The Work of Friends Fiduciary
If you ask an average Friend what “socially responsible investing” means, chances are he or she will cite the importance of screening out companies that produce weapons, alcohol, tobacco, or firearms. Some may add a prohibition of investing in companies that operate gambling operations or for‐profit prisons. Still others will emphasize a company’s record on labor, the environment, and social and governance issues. Few, however, recognize the opportunity—or the importance—of actively using the power of the shareholder vote to ensure conformity with Quaker values. In addition to co‐sponsoring and supporting shareholder‐initiated resolutions, socially responsible investors can engage company management in dialogue to clarify policies and positions, which potentially influences their practices. Although shareholder resolutions are often labeled “non‐binding,” the threat of adding one can convince a company to engage with concerned shareholders in order to avoid extra costs and negative perceptions.
Socially responsible investing is an inexact science, made more so by the complexities of the current global business environment. There is difficulty in discerning Quaker values and right action in the context of our twenty‐first century, profit‐driven global economic system. There is tension between garnering a market‐based return for investors and seeking to reflect Quaker values; it is tricky to decide when to sell a particular company’s stock instead of continuing to engage that company in efforts to try and effect change. Therefore, socially responsible investing requires a continual process of vigilance, review, and discernment.
As Quaker investors, the staff and board of Friends Fiduciary Corporation are keenly aware of the limitations of our impact in certain situations. The available levers for creating change are quite limited and indirect. This is why we seek to be discerning, strategic, focused, and patient. We believe an important part of our unique Quaker witness is to balance accountability with forthrightness and fairness. While we understand that people can have strong beliefs and concerns about particular corporations or industries, socially responsible investing cannot rest simply on listening to the most vocal positions. Friends Fiduciary is responsible for carefully investing the financial resources of a diverse group of organizations who depend on that income. This is why our investment choices are an effort to reflect the broadly shared values of the Religious Society of Friends.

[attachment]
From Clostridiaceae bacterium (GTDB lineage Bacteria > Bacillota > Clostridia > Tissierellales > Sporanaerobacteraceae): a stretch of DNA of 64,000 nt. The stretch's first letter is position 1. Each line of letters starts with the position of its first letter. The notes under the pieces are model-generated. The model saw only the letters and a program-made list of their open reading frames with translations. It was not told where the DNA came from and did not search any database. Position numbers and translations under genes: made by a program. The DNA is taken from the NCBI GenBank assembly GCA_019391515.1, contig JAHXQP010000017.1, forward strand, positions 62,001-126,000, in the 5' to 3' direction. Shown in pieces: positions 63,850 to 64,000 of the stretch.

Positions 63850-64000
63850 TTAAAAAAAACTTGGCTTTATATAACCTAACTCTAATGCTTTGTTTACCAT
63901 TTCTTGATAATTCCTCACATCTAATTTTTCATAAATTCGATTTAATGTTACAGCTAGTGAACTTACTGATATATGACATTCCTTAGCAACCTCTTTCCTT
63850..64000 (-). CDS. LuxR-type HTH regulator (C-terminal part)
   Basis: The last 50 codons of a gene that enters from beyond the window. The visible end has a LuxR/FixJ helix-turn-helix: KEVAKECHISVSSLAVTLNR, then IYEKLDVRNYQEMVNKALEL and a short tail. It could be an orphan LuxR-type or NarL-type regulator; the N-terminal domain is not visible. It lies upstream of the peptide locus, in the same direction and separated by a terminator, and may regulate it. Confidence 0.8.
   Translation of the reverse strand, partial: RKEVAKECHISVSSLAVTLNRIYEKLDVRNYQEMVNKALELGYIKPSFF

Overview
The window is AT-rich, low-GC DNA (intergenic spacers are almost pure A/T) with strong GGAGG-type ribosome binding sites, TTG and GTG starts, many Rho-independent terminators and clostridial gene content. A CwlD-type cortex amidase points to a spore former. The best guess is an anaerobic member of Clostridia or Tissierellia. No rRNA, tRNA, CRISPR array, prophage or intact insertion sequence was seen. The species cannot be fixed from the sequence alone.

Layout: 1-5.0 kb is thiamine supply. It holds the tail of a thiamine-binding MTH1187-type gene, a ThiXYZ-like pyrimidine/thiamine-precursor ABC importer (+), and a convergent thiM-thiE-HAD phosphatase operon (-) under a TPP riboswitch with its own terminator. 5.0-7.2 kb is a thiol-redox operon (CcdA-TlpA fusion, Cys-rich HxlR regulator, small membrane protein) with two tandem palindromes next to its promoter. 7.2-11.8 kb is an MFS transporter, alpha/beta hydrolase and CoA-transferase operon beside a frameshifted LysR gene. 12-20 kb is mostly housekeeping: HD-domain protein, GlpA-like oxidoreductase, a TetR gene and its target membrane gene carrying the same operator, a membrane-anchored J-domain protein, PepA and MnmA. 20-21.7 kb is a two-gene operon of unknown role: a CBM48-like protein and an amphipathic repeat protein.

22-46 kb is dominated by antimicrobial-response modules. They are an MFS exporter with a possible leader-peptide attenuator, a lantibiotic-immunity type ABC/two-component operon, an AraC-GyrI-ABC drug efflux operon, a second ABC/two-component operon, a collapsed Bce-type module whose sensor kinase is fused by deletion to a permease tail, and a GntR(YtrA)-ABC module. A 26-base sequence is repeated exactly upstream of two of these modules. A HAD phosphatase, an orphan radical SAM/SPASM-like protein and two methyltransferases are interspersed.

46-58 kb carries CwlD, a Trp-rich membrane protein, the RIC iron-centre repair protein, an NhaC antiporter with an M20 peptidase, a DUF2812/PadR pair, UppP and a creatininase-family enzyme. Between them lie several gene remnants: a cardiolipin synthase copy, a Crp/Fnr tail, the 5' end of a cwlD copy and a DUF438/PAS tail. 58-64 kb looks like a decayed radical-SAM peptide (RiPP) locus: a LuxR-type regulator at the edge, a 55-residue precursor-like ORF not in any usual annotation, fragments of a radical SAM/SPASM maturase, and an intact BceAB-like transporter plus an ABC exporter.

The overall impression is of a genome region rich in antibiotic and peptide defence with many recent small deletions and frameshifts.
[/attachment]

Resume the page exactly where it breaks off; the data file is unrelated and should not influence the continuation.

Recent activities demonstrate the important, real, and complex issues with which Friends Fiduciary engages.
In the fall of 2011, Friends Fiduciary received a minute from a constituent meeting stating their concern with companies who provide products or services they identified as supporting the Israeli occupation. They asked Friends Fiduciary to implement a no‐buy list of 29 companies, only 4 of which were in our portfolio. 25 of the companies on the no‐buy list were already excluded based upon our existing screening process.
Like all Quakers, Friends Fiduciary board and staff abhor the seemingly endless cycle of violence in the Israeli‐Palestinian conflict. After receiving the minute, staff contacted the constituent meeting, researched the genesis of the no‐buy list, and began dialogues with the four companies in question. We considered the approach of the no‐buy list, but after careful deliberation and discernment, the committee and board uniformly affirmed the current screening process. We deemed the current process more appropriate, effective, and comprehensive than a punitive approach toward some targeted companies. The Friends Fiduciary Board believed that in this type of conflict, lasting change rests in governmental and political solutions, not corporate ones.